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Compulsory voter ID is nothing more than a shameless attempt at voter suppression

Compulsory voter ID is nothing more than a shameless attempt at voter suppression
3 min read

Bringing in compulsory voter ID is an entirely disproportionate response to a thankfully rare problem. But it could disenfranchise already marginalised communities, says Angela Eagle MP. 


Democracy should be inclusive and open to all, but this Tory Government seems determined to construct barriers to participation for those already disengaged. The plans unveiled in the Queen’s Speech to make it compulsory for voters to provide photo ID in order to vote amounts to nothing more than a shameless attempt at voter suppression.

Incidences of voter fraud in this country are extremely rare. In 2017, 44 million votes were cast yet there were just 28 allegations of electoral fraud with only one person being convicted. In 2018, there were just 7 allegations. Bringing in compulsory voter ID is an entirely disproportionate response to a thankfully rare problem. But it could disenfranchise already marginalised communities.

In the UK 11 million people have no passport or driving licence. In fact, 3.5 million people do not have access to any photo ID at all. Many are from the most marginalised and disadvantaged in society – those on lower incomes, BAME voters, disabled, transgender and homeless people as well as the elderly. Introducing mandatory voter ID is designed to put up unnecessary barriers to voting, just as any healthy democracy should be looking to encourage more participation rather than less.

That’s not to say that there are not very real problems with electoral interference, and legislation must be introduced to tackle these issues – the spread of misinformation, anonymous adverts on social media and dodgy donations. Instead of tackling these big problems which really do threaten our democracy, the Government choosing to take a page straight from the playbook of Republican gerrymandering in America. It is cynically inflating the problem of voter fraud by choosing to focus on voter ID and hope no-one will notice its own dubious behaviour.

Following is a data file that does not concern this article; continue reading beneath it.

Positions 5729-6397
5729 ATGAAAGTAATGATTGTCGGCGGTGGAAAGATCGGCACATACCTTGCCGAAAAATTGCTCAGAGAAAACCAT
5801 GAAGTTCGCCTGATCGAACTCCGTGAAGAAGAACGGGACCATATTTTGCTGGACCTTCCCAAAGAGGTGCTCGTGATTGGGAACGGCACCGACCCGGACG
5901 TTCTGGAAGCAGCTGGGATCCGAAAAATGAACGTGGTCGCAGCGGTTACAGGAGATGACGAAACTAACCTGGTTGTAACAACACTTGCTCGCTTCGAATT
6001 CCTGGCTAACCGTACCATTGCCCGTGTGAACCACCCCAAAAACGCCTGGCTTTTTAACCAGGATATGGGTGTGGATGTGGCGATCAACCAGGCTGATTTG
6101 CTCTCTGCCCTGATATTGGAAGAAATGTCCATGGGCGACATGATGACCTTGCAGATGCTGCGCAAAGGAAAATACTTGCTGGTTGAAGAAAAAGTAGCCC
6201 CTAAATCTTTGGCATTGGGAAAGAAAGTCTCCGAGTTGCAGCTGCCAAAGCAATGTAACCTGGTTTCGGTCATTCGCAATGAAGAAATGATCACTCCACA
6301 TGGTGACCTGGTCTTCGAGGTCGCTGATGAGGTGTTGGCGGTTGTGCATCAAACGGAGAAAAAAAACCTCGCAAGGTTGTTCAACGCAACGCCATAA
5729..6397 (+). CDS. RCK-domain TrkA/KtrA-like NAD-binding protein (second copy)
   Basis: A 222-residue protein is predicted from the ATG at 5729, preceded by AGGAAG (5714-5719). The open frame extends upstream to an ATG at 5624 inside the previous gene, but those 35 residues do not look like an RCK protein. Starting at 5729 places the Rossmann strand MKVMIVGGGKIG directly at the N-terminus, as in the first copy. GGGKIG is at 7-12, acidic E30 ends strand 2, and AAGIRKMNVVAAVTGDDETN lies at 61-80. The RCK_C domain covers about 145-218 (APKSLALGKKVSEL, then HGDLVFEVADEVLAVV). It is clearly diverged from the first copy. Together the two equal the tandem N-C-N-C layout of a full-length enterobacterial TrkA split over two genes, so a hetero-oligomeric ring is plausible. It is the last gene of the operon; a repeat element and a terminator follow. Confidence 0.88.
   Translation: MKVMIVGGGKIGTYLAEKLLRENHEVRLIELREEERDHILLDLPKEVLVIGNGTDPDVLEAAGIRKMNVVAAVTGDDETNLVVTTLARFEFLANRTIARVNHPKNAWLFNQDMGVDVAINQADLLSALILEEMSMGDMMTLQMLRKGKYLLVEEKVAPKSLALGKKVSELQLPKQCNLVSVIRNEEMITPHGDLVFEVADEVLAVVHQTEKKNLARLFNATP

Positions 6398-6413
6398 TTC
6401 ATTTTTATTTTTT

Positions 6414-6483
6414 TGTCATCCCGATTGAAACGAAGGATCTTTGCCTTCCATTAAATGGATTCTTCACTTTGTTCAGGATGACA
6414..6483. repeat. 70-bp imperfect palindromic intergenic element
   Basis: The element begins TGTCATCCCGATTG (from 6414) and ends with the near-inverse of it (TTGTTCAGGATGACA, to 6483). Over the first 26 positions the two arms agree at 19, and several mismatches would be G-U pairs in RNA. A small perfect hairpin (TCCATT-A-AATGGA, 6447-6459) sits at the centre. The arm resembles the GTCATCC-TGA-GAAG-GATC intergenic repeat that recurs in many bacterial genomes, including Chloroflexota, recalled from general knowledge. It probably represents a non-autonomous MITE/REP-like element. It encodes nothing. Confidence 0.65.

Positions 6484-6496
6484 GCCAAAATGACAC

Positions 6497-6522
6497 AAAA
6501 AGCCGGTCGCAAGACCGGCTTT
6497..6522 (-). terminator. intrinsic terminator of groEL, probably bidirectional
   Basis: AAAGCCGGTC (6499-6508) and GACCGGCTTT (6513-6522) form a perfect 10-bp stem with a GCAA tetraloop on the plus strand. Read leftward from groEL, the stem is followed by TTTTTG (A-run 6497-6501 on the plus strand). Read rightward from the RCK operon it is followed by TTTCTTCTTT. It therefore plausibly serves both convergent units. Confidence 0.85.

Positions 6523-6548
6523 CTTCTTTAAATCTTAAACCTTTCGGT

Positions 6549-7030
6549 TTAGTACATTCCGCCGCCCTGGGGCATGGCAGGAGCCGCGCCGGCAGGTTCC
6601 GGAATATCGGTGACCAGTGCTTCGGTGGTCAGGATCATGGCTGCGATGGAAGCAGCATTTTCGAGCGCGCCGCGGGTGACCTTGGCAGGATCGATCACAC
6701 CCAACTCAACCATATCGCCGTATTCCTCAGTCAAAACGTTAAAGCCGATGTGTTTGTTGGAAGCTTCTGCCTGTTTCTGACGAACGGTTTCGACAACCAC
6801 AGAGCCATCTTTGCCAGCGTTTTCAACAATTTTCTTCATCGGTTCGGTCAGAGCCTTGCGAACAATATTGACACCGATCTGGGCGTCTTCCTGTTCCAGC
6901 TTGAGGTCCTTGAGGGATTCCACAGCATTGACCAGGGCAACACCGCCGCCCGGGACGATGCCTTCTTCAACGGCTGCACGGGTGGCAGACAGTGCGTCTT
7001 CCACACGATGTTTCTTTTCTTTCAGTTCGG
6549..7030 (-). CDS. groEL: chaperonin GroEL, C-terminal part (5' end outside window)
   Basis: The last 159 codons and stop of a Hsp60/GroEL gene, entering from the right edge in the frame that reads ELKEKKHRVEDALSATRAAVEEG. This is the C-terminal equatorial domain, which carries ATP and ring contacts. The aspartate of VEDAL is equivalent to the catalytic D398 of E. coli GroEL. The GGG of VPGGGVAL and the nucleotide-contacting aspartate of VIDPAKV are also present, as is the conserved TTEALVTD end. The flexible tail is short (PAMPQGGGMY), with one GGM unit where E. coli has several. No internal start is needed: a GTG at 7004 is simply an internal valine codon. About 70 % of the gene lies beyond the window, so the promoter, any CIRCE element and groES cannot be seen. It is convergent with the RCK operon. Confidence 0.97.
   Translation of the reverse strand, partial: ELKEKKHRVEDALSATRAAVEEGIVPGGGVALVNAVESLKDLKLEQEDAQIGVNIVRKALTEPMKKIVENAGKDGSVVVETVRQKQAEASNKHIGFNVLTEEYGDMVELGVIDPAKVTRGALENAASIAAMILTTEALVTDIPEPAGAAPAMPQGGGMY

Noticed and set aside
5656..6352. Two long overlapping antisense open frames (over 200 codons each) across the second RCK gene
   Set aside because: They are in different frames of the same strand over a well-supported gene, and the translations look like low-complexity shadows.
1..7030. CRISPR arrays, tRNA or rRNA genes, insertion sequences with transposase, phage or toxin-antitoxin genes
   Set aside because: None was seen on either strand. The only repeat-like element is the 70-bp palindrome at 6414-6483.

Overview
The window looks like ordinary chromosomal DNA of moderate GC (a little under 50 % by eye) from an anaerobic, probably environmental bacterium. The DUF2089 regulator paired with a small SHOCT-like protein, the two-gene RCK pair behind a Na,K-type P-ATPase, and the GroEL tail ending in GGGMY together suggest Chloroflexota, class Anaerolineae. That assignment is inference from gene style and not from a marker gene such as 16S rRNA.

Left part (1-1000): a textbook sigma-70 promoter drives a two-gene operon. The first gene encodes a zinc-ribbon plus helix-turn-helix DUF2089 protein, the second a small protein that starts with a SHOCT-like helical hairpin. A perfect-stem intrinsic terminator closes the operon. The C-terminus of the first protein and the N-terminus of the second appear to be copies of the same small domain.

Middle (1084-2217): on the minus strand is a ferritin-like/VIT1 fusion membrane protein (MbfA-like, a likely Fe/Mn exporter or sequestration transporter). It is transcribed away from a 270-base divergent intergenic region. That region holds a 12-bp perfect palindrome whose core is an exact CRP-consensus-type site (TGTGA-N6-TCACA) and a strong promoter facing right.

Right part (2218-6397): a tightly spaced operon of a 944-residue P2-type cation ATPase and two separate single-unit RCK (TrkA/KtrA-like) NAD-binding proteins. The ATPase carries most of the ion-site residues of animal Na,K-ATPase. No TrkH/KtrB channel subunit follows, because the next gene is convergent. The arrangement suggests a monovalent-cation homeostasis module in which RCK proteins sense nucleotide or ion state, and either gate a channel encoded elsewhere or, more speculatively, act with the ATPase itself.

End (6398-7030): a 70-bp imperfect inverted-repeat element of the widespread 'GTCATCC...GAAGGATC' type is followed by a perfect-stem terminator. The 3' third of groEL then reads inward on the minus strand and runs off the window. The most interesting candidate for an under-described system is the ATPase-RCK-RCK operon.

We saw that the Conservatives’ rushed decision to introduce individual electoral registration in 2014 led to 800,000 dropping off the electoral register. Many of these people were students and young people who tend to vote Labour. The more recent voter ID pilots had a similar, but on a smaller scale, set of results, with over a thousand people being denied the right to vote. The Government has failed to provide any sufficient evidence that introducing voter ID will even actually help with this tiny problem – with the Electoral Commission unable to confirm whether these pilot schemes had any impact on voter fraud at all.

This plan is discriminatory. Older voters, who tend to vote Conservative, will be disproportionally affected. Data from the most recent census in 2011 shows that whilst 70% of people over the age of 65 hold a UK passport, this drops significantly for people aged 85 and over, with just 46% holding a UK passport. The Windrush scandal has also demonstrated that it can be enormously difficult for some groups to provide official documents.

This is a Government that has shown that it is content to try and deny Parliamentary scrutiny and it cannot now be allowed to deny people the right to vote. The Labour Party believes that democracy is for everybody, and we must always fight to protect and uphold this principle.

 

Angela Eagle is Labour MP for Wallasey.

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